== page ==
Recently in Recordings
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21 Jan 2007
CUYÁS: La Fattucchiera
The sleeve notes of this interesting issue state that “ any comparison between La Fattucchiera and Italian bel canto models by Bellini or Donizetti would be too easy though it became commonplace to describe him (= Cuyàs) as the continuator of the school of Bellini.
It would be an error nowadays tot try to equate the two.”
Well, I invite every opera collector to listen to the few bars of orchestral
accompaniment in the first act. I’m fairly sure every one of them will tell me that
this is Norma and I’ve rarely heard such blatant copying of the Sicilian’s score. I
agree willingly that some of the arias and duets seem to have more of a
Donizettean whiff than a Bellinian one but this only proves that Cuyàs’
contemporaries recognized what they heard. This is not to say that the opera is just
uninspired piracy. But a first opera by a 22-year old composer will naturally
follow the examples of his elders. Cuyàs honours all true and tried forms of his
time. Conjuring up evil spirits is done with a nice and lilting waltz which makes
one smile (the witches in Verdi’s Macbeth are truly impressive in comparison).
Some of the joints between musical numbers are often clumsy. On the other hand
the composer succeeds very well in the often long dialogues between singers and
a chorus which has a far bigger role than usual at the time. And I’m glad to say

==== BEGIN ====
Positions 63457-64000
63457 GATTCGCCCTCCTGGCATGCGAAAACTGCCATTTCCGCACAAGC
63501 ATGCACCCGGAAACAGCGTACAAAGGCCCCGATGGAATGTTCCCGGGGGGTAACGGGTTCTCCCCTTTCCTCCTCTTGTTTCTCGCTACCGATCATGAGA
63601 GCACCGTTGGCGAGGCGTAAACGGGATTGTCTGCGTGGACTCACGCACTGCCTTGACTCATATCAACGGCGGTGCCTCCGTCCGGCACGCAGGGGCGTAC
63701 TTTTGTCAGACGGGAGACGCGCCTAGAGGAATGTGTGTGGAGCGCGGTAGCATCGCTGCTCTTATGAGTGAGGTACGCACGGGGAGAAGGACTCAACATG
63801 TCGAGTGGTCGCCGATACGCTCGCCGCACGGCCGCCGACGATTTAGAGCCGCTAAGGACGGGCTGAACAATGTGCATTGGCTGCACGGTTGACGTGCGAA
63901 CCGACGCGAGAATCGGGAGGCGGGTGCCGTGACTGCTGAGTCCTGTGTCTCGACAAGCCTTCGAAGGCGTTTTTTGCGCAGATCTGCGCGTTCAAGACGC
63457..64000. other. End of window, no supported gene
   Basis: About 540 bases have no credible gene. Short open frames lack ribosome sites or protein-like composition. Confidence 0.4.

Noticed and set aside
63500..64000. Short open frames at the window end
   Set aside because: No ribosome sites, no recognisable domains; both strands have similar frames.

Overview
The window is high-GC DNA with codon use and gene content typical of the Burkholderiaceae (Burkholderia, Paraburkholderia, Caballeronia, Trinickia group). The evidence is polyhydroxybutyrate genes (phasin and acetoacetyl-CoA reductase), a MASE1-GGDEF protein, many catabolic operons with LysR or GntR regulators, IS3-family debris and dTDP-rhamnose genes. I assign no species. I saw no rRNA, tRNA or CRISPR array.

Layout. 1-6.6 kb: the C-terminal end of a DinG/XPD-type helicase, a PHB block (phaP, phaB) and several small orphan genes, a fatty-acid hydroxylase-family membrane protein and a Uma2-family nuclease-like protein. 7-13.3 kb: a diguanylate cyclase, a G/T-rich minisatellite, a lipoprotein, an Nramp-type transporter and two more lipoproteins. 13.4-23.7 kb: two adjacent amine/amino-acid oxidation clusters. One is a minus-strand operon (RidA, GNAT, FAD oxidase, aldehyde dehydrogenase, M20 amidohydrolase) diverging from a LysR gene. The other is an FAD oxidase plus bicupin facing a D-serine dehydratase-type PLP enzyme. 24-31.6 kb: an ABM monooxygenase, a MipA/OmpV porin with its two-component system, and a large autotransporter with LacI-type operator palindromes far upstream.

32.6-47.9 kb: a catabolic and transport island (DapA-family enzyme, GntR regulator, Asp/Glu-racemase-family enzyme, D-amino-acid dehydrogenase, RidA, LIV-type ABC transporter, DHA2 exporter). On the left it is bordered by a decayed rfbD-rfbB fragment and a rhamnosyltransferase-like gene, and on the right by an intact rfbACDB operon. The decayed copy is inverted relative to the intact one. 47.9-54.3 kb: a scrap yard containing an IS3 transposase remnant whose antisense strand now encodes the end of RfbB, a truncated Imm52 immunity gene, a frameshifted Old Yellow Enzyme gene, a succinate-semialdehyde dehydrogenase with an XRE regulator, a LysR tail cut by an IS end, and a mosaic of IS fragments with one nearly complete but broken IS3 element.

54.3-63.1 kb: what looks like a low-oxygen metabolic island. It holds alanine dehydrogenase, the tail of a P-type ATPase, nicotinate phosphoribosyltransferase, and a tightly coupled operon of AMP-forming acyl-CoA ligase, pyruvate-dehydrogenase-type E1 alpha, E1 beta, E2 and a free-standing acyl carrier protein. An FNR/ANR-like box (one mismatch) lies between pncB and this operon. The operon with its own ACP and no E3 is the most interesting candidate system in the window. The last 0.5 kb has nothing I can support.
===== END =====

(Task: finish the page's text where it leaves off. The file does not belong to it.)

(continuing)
that Cunyàs knows how to write a tune. It struck me after repeated hearings that
while some of Donizetti’s works on Opera Rara don’t get under your skin,
Cunyàs’ labour does. As he died of tuberculosis at only 22, nobody can be sure he
would have kept his promise but promise it definitely was.
The recording is boosted tremendously by the strong cast though some of the
names will mean next to nothing to a lot of collectors. The best known singer is
tenor José Sempere, a lyric tenor with quite a lot of steel in the voice; not unlike
Alfredro Kraus. Sempere’s sound is a little bit fuller and less nasal. Often he
doesn’t have the older tenor’s sense of style but here he is on his best behaviour
and sings with restraint and power when necessary and his high notes ring out.
Ofèlia Sala is a splendid sure-footed Ismalia, technically astute in her coloratura
with only an acid hint at the top of the voice. Claudia Marchi as the witch shows
off a high and rich mezzo while Simon Orfila offers a full bass-baritone. Even
Javier Franco as the second baritone has the necessary volume and voice needed
for the role; often rare in such almost world premières where record companies
(witness Bongiovanni) have to accept less talented singers willing to learn a role
for just one or two performances. Josep Pons conducts the able orchestra of the
Barcelona Liceu and he is rhythmically alert and gives a nice flow to the music,
nicely skating over some of the crudities of some entries and exits.
It’s a pity that the recording, magnificently presented as a small book, is marred by
carelessness in the sleeve notes which are so important for a completely unknown
opera. I know of more than one collector who buys every Opera Rara issue just for
the wonderful notes. Cunyàs is not helped by just 20 lines of biography which
moreover are mistakenly printed twice in Spanish instead of English. The libretto
is in Italian only and one sorely misses a page with track information (nor is there
a hint in the libretto to tell one where a new track starts). And there should at least
have been a small line for non-Italian speakers telling them that La Fattucchiera
means fortune-teller. A pity, as every lover of the bel canto age will enjoy the